Haven’t posted in a week or so… here’s an update on how all of the major projects I am working on are progressing.
First up is a portrait drawing: a multi-week pose from Dan Thompson’s Portrait Drawing class. I think I’ve got just under 6 hours into the drawing at this point and I’ll get another 2-4 hours of work time before the class is completed.
Next is the final plaster cast for the Sculpting the Head class with John Horn. I very much enjoyed sculpting in clay, though I have to say that the casting process is exceedingly traumatic. After the clay was finalized (9 weeks worth of work), we stuck thin shims of metal into the clay around the sides of the head, as well as the base of the neck. Then a thick coat of moulding plaster is applied to each side of the head up to the shim wall. Once that is dry, the plaster-encased clay is submerged in a bath of water for several hours to loosen up the seal. Then if everything is done just so, the two halves of the mould can be removed from the clay.
Unfortunately my mould broke… into about seven pieces. As careful as I was, it seems that my plaster was just a bit too thin. Fortunately, John helped me to piece the parts of the mould back together and I was still able to pour a positive. Removing the plaster ‘waste’ mould from the (also) plaster positive, however, is no less traumatic. One has to chip away the negative using—preferably—a dull screwdriver and a hammer.
Anyhow, after a long day’s work and recovering from the feeling of having lost 10 weeks’ worth of work, I finally ended up with a plaster version of the clay portrait. As you can see, there are still a few seams from where the parts of the negative were fit together, as well as a few gouges from where I was a bit too zealous in removing the negative. In my defense, I did spend a good three hours removing the negative, so it wasn’t as if I was rushing. I also lost a bit of the helix of the ear on the other side, though I still have the broken part. Apparently I can reattach the severed ear piece with a bit of good old fashioned Elmer’s glue. I can fill in the gouges with a bit of joint compound, and of course a bit of sanding will remove the ridges.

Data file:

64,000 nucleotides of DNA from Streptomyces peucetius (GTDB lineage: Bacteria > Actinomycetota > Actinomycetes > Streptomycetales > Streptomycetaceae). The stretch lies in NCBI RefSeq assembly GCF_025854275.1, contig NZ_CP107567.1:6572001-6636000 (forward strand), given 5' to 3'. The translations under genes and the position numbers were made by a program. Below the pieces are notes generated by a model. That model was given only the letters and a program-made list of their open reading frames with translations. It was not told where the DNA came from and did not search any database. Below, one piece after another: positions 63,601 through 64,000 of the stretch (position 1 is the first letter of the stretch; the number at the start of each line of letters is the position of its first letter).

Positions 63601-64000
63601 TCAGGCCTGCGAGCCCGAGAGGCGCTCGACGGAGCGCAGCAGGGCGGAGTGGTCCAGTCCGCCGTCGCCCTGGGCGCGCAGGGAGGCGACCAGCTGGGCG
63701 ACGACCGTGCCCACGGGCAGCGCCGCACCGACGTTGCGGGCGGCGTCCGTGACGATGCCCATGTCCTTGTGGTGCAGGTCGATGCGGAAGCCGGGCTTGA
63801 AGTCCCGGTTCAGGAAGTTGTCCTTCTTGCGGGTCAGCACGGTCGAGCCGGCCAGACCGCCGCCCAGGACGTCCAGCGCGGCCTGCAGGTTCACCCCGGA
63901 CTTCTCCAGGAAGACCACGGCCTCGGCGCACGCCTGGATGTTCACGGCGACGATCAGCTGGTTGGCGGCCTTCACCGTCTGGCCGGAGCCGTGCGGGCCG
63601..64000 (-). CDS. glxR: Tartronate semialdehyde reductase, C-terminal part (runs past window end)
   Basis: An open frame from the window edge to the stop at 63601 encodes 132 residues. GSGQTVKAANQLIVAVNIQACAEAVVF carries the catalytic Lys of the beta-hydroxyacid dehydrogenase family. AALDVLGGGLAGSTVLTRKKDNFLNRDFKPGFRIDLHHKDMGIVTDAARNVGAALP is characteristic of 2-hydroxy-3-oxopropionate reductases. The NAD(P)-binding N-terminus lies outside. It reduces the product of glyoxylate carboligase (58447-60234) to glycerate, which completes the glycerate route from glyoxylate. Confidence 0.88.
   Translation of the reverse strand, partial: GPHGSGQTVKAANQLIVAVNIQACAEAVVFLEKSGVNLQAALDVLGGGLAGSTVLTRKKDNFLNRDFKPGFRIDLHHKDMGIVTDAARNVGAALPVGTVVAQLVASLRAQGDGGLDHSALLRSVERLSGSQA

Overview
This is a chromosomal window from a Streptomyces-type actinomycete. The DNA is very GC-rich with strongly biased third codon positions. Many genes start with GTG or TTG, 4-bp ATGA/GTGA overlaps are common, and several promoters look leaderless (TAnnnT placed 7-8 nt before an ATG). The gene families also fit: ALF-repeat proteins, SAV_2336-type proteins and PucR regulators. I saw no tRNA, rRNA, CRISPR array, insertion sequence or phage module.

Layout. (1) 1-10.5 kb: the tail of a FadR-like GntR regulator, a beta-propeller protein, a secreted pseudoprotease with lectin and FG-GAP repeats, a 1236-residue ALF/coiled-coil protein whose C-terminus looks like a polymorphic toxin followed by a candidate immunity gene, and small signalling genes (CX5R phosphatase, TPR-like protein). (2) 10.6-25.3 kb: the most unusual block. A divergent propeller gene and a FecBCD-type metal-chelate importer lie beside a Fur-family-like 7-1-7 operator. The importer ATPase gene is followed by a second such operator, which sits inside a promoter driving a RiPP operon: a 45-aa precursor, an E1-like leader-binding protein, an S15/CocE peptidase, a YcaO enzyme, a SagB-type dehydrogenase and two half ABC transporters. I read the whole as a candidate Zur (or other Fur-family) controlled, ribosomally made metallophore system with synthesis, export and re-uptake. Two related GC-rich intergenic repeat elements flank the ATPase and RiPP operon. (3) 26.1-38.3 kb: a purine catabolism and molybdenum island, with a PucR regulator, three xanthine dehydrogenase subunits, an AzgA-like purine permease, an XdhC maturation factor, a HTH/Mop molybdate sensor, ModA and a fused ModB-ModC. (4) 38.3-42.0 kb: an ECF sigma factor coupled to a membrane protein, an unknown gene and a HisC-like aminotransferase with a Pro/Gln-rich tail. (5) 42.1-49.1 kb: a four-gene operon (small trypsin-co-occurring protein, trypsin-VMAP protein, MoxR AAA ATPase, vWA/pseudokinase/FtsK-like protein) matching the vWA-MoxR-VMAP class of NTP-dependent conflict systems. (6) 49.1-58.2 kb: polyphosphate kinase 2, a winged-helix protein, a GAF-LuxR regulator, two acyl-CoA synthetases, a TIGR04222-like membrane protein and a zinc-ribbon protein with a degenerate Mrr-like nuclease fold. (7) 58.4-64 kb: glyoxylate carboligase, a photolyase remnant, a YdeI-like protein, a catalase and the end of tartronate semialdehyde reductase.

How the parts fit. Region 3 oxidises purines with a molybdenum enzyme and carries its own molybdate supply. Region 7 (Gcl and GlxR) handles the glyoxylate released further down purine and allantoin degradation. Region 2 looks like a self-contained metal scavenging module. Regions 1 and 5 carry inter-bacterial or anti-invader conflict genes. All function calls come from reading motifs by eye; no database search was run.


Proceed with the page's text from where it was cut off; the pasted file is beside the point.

I’d still like to do another portrait sculpture or two, though next time I think I’d try to find a less emotionally draining method of finalizing the piece. There definitely is a high-level craft to casting. I can see why it was normally split into two job functions: the artist to make the sculpture, and the artisan to turn the clay into the final medium.
Lastly is the diploma project:
Since the last picture, I have finished the first chromatic layer over all of the flesh and reworked the background a bit. I’ve also gone back into some of the clothes. I’m hoping to finish up the clothes tomorrow (though I’ve got three crits lined up, so that may make it difficult to meet my goal). After that, I will be working to unify everything and vary the colors of the flesh a bit as well as putting in the hair and reworking the cast shadow. Once that is done… well, I should be pretty well done with the painting. Good thing too, as they are due on the 12th of May. Graduation is right around the corner.